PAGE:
How to deal with rejection (from a job)

May 14, 2020

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Prefer to read? The transcript is below 🙂

Hey, it’s Iris and welcome back to my YouTube channel.

In this video, I’m going to answer another question I received from one of my clients the other day. That question is…

“how do I bounce back from repeated job rejection?” 

Whether you’ve been actively job searching or not, we all know how shit (bleep!) it feels to have been to a job interview, feeling quite positive about it, but then get that dreaded rejection call. 

Or even worse, to spend a lot of time putting together your CV and cover letter, send it over, and to hear nothing in return….

So, I’m going to share 3 tips with you on how to bounce back from job rejection. 

But before I do that, please like this video if you like it and subscribe to my channel. It’ll help me to get this video out to more people, AND it tells me exactly what type of content you’re finding helpful.

Let’s dive right in.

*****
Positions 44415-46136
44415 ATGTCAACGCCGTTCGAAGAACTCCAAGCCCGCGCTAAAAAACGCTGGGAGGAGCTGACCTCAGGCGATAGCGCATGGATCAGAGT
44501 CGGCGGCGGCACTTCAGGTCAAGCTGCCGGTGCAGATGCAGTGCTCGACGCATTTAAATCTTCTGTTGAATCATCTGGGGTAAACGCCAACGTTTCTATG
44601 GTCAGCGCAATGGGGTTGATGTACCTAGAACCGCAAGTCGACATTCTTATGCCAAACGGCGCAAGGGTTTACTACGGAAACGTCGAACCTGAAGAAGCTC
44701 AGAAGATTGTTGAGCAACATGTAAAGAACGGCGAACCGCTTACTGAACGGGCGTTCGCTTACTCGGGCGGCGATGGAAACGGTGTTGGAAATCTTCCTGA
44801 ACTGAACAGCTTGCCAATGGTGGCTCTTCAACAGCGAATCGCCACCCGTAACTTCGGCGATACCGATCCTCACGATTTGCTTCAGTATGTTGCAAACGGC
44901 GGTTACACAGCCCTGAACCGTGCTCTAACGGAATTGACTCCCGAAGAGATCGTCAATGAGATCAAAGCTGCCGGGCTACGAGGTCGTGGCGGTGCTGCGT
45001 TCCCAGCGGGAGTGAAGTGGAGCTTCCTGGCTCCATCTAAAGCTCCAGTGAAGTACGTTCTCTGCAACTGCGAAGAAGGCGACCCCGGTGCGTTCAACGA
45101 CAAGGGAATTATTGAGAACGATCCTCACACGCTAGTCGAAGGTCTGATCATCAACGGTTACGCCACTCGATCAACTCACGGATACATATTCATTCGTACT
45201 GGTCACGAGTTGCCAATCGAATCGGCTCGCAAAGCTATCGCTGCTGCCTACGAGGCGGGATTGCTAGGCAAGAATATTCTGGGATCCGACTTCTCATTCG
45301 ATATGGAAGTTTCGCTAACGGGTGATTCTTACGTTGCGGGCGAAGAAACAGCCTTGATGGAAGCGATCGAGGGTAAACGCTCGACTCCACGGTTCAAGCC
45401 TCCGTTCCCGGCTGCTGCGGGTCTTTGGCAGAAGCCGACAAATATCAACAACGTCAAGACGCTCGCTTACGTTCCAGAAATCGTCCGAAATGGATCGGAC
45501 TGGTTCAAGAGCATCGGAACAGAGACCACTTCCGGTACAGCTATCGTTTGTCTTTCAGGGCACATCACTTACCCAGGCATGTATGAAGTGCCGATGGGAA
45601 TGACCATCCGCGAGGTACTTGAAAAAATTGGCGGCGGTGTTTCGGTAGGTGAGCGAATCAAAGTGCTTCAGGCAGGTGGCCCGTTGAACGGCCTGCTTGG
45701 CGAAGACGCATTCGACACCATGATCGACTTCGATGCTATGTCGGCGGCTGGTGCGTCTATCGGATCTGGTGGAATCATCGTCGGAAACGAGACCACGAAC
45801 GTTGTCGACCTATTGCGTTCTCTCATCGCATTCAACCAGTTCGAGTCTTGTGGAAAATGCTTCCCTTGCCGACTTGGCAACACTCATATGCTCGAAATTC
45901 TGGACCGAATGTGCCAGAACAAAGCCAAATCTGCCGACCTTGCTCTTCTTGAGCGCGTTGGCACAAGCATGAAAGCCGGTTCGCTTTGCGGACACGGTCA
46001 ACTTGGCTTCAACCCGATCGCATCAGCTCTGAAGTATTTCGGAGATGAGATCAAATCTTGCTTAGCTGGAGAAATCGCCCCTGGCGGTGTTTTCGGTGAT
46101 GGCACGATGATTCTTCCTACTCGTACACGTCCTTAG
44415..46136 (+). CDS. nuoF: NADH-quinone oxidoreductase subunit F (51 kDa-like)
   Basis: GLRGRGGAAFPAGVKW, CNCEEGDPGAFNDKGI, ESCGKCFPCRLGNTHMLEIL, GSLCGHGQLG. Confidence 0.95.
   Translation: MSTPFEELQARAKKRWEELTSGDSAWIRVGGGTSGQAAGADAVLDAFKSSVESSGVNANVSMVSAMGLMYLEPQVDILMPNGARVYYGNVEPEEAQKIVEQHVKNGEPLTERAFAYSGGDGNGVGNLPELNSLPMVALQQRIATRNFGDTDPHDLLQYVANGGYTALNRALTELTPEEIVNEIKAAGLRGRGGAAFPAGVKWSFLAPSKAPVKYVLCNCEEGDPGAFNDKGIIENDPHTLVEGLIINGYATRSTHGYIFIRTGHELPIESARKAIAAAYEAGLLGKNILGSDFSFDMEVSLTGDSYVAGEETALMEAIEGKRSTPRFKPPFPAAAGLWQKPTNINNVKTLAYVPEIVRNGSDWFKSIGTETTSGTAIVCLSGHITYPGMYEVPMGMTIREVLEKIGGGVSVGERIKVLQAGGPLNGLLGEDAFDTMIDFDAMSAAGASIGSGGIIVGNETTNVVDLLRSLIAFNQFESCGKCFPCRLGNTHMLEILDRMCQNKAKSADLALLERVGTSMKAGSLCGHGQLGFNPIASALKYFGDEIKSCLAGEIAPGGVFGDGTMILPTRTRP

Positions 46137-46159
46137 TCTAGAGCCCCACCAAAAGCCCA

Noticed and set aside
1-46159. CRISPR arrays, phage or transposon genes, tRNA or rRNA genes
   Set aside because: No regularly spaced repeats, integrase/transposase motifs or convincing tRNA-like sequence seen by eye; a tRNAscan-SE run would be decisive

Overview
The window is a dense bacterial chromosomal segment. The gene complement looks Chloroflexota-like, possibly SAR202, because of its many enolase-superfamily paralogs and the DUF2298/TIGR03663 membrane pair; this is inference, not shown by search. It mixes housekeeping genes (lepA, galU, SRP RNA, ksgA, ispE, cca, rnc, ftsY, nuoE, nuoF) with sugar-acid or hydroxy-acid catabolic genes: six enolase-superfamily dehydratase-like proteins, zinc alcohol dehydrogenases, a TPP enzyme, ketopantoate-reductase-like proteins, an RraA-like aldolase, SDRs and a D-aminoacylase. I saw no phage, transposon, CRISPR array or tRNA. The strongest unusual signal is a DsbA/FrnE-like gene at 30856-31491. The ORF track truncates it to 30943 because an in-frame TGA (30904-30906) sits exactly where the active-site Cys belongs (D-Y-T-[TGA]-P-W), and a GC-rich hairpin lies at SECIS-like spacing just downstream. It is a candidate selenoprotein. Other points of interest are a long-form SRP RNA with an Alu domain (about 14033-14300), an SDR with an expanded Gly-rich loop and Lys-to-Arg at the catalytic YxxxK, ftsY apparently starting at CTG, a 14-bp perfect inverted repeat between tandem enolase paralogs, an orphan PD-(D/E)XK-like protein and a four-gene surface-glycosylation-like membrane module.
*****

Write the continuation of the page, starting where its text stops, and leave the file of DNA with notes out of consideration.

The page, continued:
So, what do you tend to do when you get rejected for a job? 

Do you…

  • Doubt yourself? Wondering what you did wrong or what you’re lacking?

  • Lose hope or confidence? Thinking there’s no use because you’ve just been rejected for your dream job or that company you really wanted to work for? 

  • Kind of shrug your shoulders, but feeling really disappointed on the inside? 

  • Or do you not do much at all? Because it’s a done deal and there’s not much you CAN do

Look, these are all totally VALID things to do and think. Getting rejected isn’t fun, whether it happens for the 1st or 50th time. 

And while that sting might never 100% go away, there are some things you can do to deal with it in a constructive and healthy way.